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Depth of field, focal lengths and sensor sizes

I like photographing people. I also like to carry a small camera around.

Photos of people generally look better when you separate the subject from the background using a narrow depth of field.

So do I lose a narrow depth of field when I use my Ricoh GR compared to my 1DS? Or more interestingly, a crop sensor DSLR compared to my 1DS?

None of the explanations on depth of field and sensor size I have read on the web quite made sense to me, and some seemed plain wrong, so I thought I’d do some comparisons…

1DS 50mm vs GR 28mm

Let’s try taking the same picture with a Canon EOS 1DS with a 50mm 1.4 and a Ricoh GR (28mm equivalent).

To even things up I’ve used the same aperture (2.8) for both.

Left: Canon EOS 1DS, 50mm 1.4 at f2.8 Right: Ricoh GR, 28mm equivalent at f2.8

The wider angle (28mm equivalent – but it is really an 18mm) means you have to be much closer to the subject. (She’s looking a bit elongated.)

Most of all though, look at the depth of field. Thanks to the narrower angle of view, there’s less background in the 50mm; it looks closer and it is much more blurred.

The Ricoh’s wide angle captures loads of scenery in the distance; it looks further away and is sharper.

So, when it comes to separating the subject from the background, the DS has it, and that’s thanks to the longer focal length.

1DS 85mm vs 100D 50mm (80mm equivalent)

But does sensor size have anything to do with it?

If I use the 50mm on a cropped sensor it will be like using an 80mm lens on a full sensor (50 x 1.6 = 80). So let’s compare the 50mm 1.4 on a 100D with a 85mm 1.2 on the 1DS.

We’re using the same aperture (1.4) and the pics were taken at the same distance from the subject.

Left: Canon EOS 1DS Mark II, 85mm 1.2 at f1.4 Right: Canon EOS 100D, 50mm 1.4 at f1.4

There’s much better separation from the 85mm on the 1DS.

That’s the same focal length (or is it… see below), the same aperture, just a different sensor. So sensor size does make a difference.

Why?

Because I haven’t actually changed the focal length of the 50mm by mounting it on the 100D… I’ve just cropped it.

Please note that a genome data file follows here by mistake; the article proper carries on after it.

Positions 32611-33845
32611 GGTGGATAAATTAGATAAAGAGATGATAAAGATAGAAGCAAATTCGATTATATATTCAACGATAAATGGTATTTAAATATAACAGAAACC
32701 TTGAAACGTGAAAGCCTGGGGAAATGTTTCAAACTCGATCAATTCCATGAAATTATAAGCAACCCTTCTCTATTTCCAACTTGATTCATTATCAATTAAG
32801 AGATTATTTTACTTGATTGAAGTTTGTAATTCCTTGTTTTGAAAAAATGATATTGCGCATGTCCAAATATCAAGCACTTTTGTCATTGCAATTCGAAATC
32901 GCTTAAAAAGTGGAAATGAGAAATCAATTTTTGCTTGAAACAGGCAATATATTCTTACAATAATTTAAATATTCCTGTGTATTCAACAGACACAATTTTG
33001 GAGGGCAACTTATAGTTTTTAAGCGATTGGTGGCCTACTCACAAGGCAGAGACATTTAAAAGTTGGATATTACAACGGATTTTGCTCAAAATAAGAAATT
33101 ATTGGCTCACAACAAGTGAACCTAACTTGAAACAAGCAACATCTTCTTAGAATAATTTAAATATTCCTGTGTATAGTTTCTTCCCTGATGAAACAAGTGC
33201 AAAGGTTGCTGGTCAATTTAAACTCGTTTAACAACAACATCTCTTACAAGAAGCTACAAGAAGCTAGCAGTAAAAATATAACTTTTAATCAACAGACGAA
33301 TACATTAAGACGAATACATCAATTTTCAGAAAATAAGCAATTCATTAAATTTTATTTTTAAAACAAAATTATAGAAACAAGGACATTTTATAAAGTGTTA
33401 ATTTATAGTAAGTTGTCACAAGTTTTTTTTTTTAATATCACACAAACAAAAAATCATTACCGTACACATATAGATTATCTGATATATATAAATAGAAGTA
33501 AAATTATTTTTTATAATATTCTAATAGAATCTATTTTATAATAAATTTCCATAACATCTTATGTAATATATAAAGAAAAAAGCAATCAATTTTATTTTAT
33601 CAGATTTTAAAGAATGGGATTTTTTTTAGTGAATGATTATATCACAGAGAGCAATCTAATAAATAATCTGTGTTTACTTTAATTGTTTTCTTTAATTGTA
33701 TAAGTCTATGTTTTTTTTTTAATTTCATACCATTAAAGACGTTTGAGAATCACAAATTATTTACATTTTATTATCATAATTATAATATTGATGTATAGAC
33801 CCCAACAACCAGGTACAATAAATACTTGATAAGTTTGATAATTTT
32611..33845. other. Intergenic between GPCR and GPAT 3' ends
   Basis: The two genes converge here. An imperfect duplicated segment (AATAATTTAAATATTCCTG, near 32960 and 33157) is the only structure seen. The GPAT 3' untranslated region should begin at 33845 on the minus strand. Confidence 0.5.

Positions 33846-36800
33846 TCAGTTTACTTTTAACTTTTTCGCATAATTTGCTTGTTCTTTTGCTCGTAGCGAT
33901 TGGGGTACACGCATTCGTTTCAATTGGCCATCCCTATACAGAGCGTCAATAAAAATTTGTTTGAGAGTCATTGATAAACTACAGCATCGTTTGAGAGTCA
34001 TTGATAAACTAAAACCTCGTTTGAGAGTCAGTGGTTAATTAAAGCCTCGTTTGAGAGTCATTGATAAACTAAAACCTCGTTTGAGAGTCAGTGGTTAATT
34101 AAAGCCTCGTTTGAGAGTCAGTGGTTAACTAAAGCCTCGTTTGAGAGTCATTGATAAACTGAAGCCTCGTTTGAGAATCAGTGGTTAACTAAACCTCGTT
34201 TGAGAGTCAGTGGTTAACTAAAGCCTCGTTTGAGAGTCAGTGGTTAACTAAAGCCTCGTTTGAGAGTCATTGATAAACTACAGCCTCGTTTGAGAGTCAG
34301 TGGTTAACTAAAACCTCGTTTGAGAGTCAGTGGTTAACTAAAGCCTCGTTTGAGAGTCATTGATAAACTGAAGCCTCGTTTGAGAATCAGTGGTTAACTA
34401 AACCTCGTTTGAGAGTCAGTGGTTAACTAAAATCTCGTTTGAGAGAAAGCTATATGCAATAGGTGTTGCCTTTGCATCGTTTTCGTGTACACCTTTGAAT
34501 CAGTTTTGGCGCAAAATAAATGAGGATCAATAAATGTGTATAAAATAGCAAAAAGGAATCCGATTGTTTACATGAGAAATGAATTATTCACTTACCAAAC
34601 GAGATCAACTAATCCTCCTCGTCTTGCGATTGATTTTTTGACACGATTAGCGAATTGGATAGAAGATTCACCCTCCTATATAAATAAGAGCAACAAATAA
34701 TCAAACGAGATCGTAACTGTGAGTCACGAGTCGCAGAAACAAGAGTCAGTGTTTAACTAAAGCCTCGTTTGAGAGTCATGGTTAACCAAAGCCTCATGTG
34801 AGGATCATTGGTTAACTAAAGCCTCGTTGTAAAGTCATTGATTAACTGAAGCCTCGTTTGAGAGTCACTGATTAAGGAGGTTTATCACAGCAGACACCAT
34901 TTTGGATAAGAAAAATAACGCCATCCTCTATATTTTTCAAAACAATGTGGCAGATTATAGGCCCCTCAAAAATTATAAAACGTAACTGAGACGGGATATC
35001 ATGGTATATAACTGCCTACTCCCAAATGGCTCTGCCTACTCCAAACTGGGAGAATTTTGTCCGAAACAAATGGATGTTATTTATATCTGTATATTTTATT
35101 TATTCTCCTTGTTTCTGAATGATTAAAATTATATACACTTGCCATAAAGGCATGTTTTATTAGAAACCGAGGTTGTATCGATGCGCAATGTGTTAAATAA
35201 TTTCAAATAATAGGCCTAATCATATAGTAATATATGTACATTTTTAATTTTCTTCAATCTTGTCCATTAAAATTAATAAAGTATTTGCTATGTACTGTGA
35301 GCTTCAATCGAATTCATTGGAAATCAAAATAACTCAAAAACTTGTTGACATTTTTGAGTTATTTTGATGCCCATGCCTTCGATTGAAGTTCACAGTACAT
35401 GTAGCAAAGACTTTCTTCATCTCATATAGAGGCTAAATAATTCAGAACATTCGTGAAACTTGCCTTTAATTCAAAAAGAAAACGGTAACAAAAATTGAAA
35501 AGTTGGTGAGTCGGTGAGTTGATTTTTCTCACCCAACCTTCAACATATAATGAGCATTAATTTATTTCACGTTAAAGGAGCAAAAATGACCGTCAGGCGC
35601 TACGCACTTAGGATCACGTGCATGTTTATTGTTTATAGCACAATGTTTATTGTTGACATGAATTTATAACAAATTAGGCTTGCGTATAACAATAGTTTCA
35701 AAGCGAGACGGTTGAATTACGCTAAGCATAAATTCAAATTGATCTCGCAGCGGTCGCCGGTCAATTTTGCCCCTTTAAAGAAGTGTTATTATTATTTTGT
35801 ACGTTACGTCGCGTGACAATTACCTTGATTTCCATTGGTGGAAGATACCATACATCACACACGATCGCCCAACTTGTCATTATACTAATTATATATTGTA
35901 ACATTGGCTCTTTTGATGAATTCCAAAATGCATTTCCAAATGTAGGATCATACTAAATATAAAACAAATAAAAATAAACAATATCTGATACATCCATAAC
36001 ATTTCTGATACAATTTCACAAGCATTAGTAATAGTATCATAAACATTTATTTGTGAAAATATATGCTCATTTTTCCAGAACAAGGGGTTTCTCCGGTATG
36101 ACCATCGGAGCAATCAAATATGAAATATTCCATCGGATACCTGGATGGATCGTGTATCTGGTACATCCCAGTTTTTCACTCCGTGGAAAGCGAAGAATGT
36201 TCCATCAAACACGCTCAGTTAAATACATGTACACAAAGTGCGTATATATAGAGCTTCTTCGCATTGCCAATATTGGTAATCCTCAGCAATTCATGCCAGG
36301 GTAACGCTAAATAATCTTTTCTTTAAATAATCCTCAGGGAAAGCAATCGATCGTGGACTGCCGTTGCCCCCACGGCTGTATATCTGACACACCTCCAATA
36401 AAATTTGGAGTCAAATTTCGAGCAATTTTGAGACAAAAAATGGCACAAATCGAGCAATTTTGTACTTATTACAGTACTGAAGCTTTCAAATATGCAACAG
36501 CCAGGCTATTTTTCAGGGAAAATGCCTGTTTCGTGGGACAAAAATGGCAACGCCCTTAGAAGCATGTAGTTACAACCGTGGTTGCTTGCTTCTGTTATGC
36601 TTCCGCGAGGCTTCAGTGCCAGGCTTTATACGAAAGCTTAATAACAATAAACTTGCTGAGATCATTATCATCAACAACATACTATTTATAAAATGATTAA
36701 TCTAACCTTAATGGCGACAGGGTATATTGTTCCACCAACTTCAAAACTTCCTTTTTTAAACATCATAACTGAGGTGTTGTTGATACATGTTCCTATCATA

And shorter focal lengths have wider depths of field. So the 85mm has a narrower depth of field because it’s an 85mm.

The bigger sensor lets me make full use of it as an 85mm.

1DS 85mm vs 100D 85mm

Finally let’s look at the same lens on a full and a crop sensor camera.

Left: Canon EOS 1DS Mark II, 85mm 1.2 at f1.4 Right: Canon EOS 100D, 85mm 1.2 at f1.4

So I should have used the lens hood… and I’m not sure Florence is completely thrilled about standing in the middle of the road while I try not to drop two cameras and two lenses.

Anyway, I’ve had to come far, far away with the 100D to get the same framing, so the background appears compressed and less blurred.

And that’s because I’m stood in a different place, so I’m focussing on a subject that’s further away, and so getting a wider depth of field.

So even with the same actual focal length, the smaller sensor forces me further away to get the same shot and so can’t match the big sensor’s depth of field.

Conclusion

So, aperture aside, for max depth of field get close to the subject with a long focal length. Which is more easily done with a large sensor camera.

Or as my http://www.35mmc.com friend Hamish puts it:

“It’s a simple as this really; the larger the sensor the closer you have to get to fill the frame with a given focal length. The closer you get the narrower the depth of field.”

So, yes I am missing out carrying anything other than my 1DS around. Damn.

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Email me at dank@dankspangle.com